The Federal Housing Administration broke a few hearts last year when it announced back in November that there would not be any cuts to its mortgage insurance premiums after its flagship insurance fund turned in a weaker-than-expected performance in fiscal year 2017.
Those holding out hope for a cut to the FHA’s MI premiums this year should not be holding their breath, the FHA’s newly minted commissioner said Tuesday.
Speaking with a group of reporters, FHA Commissioner Brian Montgomery said Tuesday that while it’s probably “too early to commit to anything,” it’s unlikely that the FHA will reduce its MI premiums this year.
Montgomery cited the FHA’s most recent actuarial report, which gives insight into the health of the Mutual Mortgage Insurance Fund, the FHA’s flagship insurance fund, as an indication of why no MI cuts are likely coming in 2018.
Last year’s report showed that the key figure in the health of the MMI Fund, its capital ratio, remained above the congressionally mandated threshold of 2%, but declined in fiscal 2017 from where it was in the previous year.
According to the FHA, the MMI Fund’s economic net worth fell $1.9 billion and the capital ratio declined from 2.35% in 2016 to 2.09% in 2017. The decline marked the first time in five years that the MMI Fund’s capital ratio fell.
At the time of the report’s release, Adolfo Marzol, Senior Advisor to Department of Housing and Urban Development Secretary Ben Carson, told reporters that the decrease in the FHA’s reverse mortgage portfolio more than offset an increase in forward mortgages in 2017, which led to the decline in the overall capital ratio.
The FHA’s reverse mortgage portfolio is volatile and has swung back and forth between making money and losing money in the last several years.
In 2016, the MMI Fund reported its fourth straight year of growth, with much of the growth being driven by the FHA’s forward mortgage business, rather than the reverse mortgage business as it had been in 2015.
In 2015, the MMI Fund finally reached its congressionally mandated threshold of 2%, reaching that level for the first time since 2008.
That achievement came as a bit of surprise, considering that many thought that a 50-basis-point cut of the FHA annual mortgage insurance premiums, which the Obama administration announced in early 2015, would negatively affect the health of the MMI Fund.
That didn’t come to pass and the fund got healthier, leading to the Obama administration announcing an additional MI premium cut just before leaving office in 2016.
Under the Obama administration plan, the FHA would have cut the annual mortgage insurance premiums for most borrowers by one-quarter of a percentage point, or 25 basis points.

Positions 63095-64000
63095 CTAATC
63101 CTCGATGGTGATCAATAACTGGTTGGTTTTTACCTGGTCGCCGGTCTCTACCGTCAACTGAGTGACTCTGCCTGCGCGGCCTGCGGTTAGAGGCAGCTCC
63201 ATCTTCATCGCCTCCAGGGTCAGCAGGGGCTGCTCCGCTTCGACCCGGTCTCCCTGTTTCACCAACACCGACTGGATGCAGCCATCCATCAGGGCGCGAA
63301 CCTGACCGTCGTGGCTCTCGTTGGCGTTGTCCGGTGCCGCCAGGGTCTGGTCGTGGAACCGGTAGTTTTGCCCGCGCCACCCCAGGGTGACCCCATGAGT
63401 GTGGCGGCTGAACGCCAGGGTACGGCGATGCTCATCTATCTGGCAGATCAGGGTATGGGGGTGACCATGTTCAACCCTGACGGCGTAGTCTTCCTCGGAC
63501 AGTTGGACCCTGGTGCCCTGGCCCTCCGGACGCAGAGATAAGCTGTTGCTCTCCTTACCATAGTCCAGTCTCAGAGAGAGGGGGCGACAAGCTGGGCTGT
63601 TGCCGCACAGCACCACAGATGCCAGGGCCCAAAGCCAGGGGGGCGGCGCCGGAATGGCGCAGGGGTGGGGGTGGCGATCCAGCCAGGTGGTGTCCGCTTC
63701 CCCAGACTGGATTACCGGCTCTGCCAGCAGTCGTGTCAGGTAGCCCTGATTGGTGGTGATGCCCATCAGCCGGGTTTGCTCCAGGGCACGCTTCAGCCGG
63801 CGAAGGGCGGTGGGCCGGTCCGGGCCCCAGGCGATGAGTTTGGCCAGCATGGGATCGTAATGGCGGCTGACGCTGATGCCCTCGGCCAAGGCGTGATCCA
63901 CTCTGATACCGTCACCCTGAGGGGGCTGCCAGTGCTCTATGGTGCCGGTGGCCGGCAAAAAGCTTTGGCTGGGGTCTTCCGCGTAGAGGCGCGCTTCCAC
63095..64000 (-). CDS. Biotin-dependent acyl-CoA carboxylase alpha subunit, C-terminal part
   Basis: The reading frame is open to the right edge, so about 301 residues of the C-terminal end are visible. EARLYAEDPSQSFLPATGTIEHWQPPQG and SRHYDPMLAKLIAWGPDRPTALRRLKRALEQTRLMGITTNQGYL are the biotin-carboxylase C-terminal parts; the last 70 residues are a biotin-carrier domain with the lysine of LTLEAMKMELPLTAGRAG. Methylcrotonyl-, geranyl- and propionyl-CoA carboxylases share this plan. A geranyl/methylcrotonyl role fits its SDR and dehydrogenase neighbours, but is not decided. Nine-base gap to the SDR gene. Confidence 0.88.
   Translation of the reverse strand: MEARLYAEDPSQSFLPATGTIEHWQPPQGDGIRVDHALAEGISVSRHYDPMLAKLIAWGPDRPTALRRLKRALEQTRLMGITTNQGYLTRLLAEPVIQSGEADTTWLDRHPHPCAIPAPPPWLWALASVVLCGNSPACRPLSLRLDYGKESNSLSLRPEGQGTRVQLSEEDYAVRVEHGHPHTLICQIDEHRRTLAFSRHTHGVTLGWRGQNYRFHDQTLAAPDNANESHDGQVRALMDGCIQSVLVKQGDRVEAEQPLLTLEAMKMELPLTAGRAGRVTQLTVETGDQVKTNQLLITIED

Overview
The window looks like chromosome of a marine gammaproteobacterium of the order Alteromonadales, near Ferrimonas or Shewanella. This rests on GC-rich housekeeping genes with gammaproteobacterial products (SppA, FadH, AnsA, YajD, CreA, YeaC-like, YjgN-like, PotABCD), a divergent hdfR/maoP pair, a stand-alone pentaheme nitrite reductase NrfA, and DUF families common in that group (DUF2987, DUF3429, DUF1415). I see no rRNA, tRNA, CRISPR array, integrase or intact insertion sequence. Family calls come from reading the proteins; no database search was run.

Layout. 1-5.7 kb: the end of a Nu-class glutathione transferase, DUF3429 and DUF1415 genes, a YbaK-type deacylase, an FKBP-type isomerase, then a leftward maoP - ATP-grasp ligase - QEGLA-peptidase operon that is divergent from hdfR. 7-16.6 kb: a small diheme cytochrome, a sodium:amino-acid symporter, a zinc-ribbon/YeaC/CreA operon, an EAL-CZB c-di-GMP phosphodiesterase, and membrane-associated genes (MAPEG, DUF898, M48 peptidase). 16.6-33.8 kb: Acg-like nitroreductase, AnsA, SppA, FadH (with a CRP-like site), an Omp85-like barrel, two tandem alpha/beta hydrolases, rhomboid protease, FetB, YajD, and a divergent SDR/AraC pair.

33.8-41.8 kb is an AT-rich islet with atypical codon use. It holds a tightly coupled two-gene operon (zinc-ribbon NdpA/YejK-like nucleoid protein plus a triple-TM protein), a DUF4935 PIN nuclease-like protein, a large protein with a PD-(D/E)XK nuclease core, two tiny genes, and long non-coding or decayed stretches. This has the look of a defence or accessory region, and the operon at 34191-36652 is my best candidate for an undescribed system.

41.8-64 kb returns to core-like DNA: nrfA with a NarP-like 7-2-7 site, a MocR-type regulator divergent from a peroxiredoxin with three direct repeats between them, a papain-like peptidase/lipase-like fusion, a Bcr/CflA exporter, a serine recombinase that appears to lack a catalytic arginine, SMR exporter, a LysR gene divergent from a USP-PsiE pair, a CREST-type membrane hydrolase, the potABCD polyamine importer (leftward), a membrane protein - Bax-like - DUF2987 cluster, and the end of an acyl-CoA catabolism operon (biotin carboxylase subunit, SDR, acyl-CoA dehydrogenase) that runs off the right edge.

The cut was due to take effect on Jan. 27. 2017, but in the opening moments of President Donald Trump’s term in office, his administration announced the suspension of the previously announced reduction to FHA mortgage insurance premiums.
Throughout 2017, there were some rumblings that the FHA would reinstate the mortgage insurance premium cut based on the relative health of the MMI Fund, but the fund’s performance suffered in 2017, and no cut came.
And Montgomery said Tuesday not to expect a cut in the near future.
As Montgomery noted, if the Obama administration insurance premium cut had been allowed to take effect, the MMI Fund would have performed much worse in 2017 than it did.
The FHA 2017 Annual Report shows that had the premium reduction gone through as planned, the MMI Fund’s capital ratio would have fallen to 1.76%, below the congressionally mandated minimum.
“It’s probably too early to commit to anything. I would say that if you looked at the actuarial report, the most recent report, had that premium cut gone through, it would have decidedly put us below the 2% ratio,” Montgomery said in response to a question about potential MI premium cuts.
“So that sort of presages this year,” Montgomery said. “You probably know your answer. I mean, anything’s on the table, but I don’t know that that’s the direction we’re going to head this go-round.”
Montgomery, who’s been in place at the FHA for just over a month, said that the FHA is in “heavy triage” on both the FHA’s forward and reverse mortgage book, looking over the full portfolio to identify deficiencies or potential issues.
Included in that review are issues facing the FHA’s reverse mortgage program. Montgomery said that the FHA is working to stabilize the program and avoid the wild swings in profitability that took place in recent years.
Montgomery said that the FHA has discussed lowering premiums, among other options, during his brief time there, but said that those were simply discussions and no plans are in place to make any changes.
The goal, according to Montgomery, is to ensure that the FHA is “viable and here for generations to come.”